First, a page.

5. Review and assess any domestic violence case.  Find out if there are past acts of violence or threats.  Does the suspect have access to weapons?  What do they have to lose if they become violent, meaning are they at wit’s end or feel like they have lost everything?
  6. Involve others.  The victim may not want anyone to know and his or her privacy should be respected.  A few details should be passed on to screeners such as security or lobby personnel to be on the lookout for the suspect.  Ask the victim for a photo and description of the suspect, as well as a vehicle description to help the ‘gatekeepers’ identify the right person.  If the victim wishes to remain private, a general alert can be passed on to keep appropriate personnel alert to suspicious activity or tighten access control measures.

               This is a general overview.  Details need to be adjusted for your specific organization and work environment.  When violence spills over from home into work, it can be very dangerous.  Following these basic steps can help keep everyone safer.

Your biggest risks may not be your biggest worries.  About 33% of small businesses fail after becoming victims of crime.  Ordinary, everyday criminal acts – not high profile terror attacks or disasters.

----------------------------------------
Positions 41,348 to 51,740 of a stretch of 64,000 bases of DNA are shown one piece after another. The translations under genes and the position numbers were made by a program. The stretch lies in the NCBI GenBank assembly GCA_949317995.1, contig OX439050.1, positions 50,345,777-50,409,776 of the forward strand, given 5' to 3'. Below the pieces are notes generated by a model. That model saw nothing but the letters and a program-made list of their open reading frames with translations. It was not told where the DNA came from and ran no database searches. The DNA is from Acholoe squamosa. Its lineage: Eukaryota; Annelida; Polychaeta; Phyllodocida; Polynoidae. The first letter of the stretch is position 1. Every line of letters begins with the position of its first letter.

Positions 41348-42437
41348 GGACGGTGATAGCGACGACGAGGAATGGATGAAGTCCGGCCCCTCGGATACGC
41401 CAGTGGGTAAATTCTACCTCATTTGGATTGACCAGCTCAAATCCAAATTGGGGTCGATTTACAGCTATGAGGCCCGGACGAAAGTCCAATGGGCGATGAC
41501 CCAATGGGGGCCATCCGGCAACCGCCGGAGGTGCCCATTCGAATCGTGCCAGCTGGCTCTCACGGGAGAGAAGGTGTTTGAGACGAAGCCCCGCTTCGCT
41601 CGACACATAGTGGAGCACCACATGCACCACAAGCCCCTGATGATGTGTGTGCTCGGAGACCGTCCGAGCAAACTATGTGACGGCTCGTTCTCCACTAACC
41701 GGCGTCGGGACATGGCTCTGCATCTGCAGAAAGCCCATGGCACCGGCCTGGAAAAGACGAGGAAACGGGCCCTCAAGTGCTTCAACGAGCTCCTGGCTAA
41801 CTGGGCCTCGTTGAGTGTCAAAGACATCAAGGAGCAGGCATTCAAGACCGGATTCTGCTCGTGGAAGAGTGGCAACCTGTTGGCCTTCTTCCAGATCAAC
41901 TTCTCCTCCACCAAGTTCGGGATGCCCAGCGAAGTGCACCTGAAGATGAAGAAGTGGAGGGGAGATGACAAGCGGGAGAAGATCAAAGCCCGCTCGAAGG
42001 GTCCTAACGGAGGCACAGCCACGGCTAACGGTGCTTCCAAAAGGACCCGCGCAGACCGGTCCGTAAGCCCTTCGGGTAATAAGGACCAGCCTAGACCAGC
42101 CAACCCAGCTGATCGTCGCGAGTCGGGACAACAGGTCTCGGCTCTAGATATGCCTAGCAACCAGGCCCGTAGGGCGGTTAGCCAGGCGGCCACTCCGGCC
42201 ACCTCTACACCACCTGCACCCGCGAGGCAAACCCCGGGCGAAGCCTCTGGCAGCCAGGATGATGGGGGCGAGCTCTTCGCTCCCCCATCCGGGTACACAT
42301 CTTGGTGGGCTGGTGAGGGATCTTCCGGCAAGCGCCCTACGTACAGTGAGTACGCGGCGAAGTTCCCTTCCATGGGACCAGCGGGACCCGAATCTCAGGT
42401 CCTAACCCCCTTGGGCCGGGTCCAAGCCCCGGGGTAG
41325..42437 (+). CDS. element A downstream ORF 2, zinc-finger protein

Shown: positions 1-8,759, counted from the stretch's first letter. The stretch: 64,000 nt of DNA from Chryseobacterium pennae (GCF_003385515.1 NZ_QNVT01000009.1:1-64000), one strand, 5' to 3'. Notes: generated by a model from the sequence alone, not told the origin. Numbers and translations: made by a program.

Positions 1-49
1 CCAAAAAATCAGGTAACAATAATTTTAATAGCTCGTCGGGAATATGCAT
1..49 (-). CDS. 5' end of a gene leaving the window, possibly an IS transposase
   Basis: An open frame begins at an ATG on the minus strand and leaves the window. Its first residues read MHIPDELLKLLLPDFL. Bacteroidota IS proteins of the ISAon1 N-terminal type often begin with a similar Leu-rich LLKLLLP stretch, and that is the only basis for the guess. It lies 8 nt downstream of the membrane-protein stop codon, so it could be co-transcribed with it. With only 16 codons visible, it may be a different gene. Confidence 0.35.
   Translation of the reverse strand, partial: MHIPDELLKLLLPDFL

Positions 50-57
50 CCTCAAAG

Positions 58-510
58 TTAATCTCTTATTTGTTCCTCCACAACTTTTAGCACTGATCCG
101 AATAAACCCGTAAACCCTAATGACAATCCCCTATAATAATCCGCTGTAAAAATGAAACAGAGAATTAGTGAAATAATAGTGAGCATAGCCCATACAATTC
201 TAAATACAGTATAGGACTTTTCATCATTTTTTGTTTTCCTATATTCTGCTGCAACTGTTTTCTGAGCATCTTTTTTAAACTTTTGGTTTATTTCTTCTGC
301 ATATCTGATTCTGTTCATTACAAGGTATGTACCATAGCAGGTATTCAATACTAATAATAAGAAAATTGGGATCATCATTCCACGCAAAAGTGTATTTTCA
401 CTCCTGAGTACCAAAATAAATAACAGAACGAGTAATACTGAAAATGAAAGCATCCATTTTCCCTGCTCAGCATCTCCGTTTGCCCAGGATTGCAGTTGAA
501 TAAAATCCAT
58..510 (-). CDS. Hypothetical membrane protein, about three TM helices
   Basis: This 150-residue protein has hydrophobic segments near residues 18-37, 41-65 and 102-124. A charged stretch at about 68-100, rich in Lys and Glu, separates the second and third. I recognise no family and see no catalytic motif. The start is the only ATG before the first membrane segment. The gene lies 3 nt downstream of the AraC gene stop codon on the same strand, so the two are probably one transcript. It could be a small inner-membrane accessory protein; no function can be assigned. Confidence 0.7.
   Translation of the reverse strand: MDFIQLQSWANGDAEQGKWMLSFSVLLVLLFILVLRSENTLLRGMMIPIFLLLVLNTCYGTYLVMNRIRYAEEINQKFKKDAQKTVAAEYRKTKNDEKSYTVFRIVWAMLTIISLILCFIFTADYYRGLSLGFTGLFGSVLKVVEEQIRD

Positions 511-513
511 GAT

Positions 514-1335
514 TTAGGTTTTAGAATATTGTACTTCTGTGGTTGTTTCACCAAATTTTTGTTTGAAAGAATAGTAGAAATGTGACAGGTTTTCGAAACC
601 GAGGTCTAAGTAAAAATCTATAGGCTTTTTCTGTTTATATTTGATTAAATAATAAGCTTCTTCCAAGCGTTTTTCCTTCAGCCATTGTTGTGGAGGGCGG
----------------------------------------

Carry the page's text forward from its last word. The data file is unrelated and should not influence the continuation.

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  1. A topic near and dear to my heart...I agree with all above. I found getting security involved (give them a recent photo), parking in a totally different location (usually closer to the building and potentially in a more gated area, if available, can control the ingress and egress of unwanted individuals), and making your co-workers aware of your situation works best. Setting aside pride for the safety of your life is essential.
    There was a female nurse in a hospital in NC where I worked who had a restraining order on her ex-husband. Her fellow co-workers discouraged her from carrying any sort of weapon other than "a whistle" and she felt the restraining order was enough to keep him away that she didn't involve security to escort her to and from her vehicle. She died, murdered, in the parking lot after her shift...her whistle, still in her mouth pooling with blood. Horrifying.

  2. Tragic story, but sadly one that can and will be repeated unless individuals and the companies that they work for take DV seriously and treat it like the deadly threat that it can be.

  3. Thank you for sharing this article, very well written and thought out.

    matt stevenson, CPP